DeKALB – DeKalb is taking steps to allow for marijuana dispensaries to be located in more places throughout the city, a move city staff said could entice more business to the community.
The measure was at the center of a vote this week by the DeKalb Planning and Zoning Commission, which deliberated over whether to support a proposal to remove the 250-foot setback from residential spaces required for medical or adult use recreational marijuana dispensaries.
The plan also would allow those seeking a special-use permit to operate a dispensary to do so in more areas around DeKalb, including the city’s downtown business district or along Sycamore Road, according to city documents.
The commission voted, 6-1, Monday to approve the proposal. Commissioner Bill McMahon was the lone “no” vote. The proposal will now head to the DeKalb City Council for approval, although no dispensaries will be able to open in DeKalb until a state permit is issued.
McMahon acknowledged he likely was in the minority as opposition. “I just don’t think I want this in our downtown,” he said.
There are no dispensaries in DeKalb, although some have sought – and won – over the years to get city approval before vying for state support, which hasn’t yet been awarded through a lottery system.
City officials confirmed a proposed dispensary in the Junction Shopping Center on Lincoln Highway is still pursuing state licensure. According to city documents, NuMed Partners LLC, an Illinois-based medical and recreational marijuana dispensary with shops in Chicago, East Peoria and Urbana, has until July 1 to obtain a state dispensary license to operate at 818 W. Lincoln Highway. Aromah’s Hookah Bar across the highway allows for adults to use marijuana in the lounge.
DeKalb City Planner Dan Olson said the latest city proposal will expand where marijuana dispensaries can be located “while still protecting the public health and safety and welfare.” He said removing the setback requirement won’t apply to schools, which still would require a 250-foot buffer.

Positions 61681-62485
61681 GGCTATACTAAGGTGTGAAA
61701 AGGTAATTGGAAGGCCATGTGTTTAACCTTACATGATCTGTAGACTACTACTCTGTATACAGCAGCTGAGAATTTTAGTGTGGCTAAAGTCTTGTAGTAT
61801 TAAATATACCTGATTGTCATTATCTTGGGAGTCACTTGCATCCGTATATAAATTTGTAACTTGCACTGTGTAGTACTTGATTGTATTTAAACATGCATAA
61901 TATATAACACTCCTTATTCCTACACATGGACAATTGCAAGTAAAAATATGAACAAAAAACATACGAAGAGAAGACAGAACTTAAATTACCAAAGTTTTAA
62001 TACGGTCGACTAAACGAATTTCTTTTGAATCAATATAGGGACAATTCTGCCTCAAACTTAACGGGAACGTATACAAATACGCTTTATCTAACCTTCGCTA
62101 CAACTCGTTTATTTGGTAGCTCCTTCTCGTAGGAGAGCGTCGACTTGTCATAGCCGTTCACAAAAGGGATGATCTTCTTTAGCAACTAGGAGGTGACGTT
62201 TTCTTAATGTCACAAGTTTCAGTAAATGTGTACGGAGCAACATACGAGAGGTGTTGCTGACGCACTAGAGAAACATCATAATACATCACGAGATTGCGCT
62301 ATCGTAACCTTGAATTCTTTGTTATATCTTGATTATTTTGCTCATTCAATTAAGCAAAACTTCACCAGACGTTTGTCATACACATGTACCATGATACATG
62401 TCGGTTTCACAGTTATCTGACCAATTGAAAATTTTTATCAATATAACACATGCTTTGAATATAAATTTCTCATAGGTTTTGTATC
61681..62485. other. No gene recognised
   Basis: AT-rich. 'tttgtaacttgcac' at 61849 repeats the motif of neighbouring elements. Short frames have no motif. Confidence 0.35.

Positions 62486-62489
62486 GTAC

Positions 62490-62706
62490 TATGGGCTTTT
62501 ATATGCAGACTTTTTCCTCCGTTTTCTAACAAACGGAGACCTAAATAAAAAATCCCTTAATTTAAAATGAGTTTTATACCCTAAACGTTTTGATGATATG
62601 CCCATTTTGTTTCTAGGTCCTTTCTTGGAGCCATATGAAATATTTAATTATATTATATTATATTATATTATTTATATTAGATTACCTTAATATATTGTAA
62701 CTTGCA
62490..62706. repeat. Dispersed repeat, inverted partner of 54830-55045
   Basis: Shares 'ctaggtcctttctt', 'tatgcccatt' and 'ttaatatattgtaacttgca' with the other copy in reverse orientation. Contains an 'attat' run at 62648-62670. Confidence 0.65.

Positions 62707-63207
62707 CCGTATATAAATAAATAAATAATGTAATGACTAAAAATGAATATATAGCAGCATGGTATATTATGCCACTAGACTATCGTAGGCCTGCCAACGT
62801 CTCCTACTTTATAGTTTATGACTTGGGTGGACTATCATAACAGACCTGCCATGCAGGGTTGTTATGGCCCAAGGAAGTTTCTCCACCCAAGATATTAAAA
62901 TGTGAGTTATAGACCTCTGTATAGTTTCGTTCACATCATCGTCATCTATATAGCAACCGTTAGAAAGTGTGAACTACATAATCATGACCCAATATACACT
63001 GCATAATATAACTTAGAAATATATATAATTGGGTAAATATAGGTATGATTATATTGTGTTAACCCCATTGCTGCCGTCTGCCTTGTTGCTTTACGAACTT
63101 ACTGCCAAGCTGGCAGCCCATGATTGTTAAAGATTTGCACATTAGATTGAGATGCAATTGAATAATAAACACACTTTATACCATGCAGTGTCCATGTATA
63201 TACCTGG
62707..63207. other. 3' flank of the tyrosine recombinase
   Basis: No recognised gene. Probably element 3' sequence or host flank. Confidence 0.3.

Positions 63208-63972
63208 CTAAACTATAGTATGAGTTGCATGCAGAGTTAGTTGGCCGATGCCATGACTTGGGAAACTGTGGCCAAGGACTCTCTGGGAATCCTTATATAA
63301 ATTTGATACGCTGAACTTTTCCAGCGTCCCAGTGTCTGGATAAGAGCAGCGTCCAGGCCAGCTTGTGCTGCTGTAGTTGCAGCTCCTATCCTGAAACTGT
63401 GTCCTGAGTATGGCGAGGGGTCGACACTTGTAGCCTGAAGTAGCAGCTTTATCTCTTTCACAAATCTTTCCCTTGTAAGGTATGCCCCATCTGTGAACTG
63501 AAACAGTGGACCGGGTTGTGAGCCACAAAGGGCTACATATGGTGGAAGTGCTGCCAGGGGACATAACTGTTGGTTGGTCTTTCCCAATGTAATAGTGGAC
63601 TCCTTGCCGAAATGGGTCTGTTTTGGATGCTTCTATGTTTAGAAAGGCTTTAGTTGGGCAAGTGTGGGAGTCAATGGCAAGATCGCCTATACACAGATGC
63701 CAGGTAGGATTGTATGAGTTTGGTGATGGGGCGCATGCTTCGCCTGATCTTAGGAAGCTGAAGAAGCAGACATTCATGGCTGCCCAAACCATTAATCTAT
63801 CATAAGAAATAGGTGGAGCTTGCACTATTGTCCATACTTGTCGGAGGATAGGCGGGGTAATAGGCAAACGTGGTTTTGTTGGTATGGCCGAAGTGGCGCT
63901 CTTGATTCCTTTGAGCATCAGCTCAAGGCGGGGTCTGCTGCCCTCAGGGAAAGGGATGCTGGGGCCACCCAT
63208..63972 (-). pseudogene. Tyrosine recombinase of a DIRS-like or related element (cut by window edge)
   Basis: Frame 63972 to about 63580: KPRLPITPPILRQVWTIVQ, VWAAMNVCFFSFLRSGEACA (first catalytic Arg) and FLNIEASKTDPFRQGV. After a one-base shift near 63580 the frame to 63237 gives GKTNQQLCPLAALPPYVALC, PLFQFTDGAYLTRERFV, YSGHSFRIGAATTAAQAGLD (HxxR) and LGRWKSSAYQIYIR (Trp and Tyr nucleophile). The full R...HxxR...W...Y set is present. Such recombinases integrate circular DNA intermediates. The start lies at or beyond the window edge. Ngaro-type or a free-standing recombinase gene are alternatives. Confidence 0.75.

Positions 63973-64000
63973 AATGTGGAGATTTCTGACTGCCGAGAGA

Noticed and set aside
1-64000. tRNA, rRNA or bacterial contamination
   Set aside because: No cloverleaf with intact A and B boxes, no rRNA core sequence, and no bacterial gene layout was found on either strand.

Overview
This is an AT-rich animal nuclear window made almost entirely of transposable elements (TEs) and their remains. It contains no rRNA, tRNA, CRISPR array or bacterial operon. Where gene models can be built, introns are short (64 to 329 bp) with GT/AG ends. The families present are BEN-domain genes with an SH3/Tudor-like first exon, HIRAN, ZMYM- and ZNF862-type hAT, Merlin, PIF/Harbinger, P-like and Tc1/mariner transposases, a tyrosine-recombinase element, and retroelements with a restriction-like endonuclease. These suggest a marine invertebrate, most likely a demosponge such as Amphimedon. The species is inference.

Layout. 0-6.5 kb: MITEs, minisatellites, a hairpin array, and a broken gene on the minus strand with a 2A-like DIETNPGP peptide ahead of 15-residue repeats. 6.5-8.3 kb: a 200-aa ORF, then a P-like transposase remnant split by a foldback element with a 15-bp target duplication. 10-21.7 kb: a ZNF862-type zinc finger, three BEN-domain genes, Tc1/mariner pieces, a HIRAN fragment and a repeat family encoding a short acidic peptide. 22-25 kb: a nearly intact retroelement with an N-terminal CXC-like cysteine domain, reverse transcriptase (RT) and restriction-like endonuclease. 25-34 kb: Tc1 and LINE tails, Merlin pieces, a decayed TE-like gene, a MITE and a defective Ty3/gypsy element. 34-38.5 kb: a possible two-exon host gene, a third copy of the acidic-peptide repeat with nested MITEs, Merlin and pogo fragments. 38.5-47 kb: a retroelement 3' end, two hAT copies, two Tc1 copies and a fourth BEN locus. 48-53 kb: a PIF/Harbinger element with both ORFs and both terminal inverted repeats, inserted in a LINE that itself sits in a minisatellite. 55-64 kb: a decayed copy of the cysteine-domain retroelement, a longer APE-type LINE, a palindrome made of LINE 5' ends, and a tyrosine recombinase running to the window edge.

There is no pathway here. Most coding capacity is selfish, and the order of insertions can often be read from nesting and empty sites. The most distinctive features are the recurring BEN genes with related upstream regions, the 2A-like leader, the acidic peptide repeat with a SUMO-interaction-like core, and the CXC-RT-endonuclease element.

Olson said stringent regulations for the facilities already exist at the state level, including restrictions on hours of operation, security measures and signage.
“So we already have some really good standards in effect to keep people safe,” Olson said.
Dispensary owners would still need to seek City Council approval while applying for a state permit also, which includes a DeKalb public hearing and neighbor notification.
Commissioners offered little feedback on the proposal this week.
“It’s pretty straightforward,” Commissioner Trixy O’Flaherty said.
DeKalb County is part of an eight-county area designated by the state as eligible for a handful of dispensaries. DeKalb City Manager Bill Nicklas said he believes the county has a good chance of being award a state permit for a local location, since the designated region doesn’t include Boone or Winnebago counties.
“We’re hoping to get one or two,” Nicklas said Monday. “I don’t know if we’ll get three.”
Commission Chairman Max Maxwell said he recalled being impressed with state regulations for security measures in dispensaries while considering the Junction Shopping Center proposal.
“Opinions will vary for sure,” Maxwell said. “But … I personally don’t believe it would be any different than having a liquor store in [our] downtown.”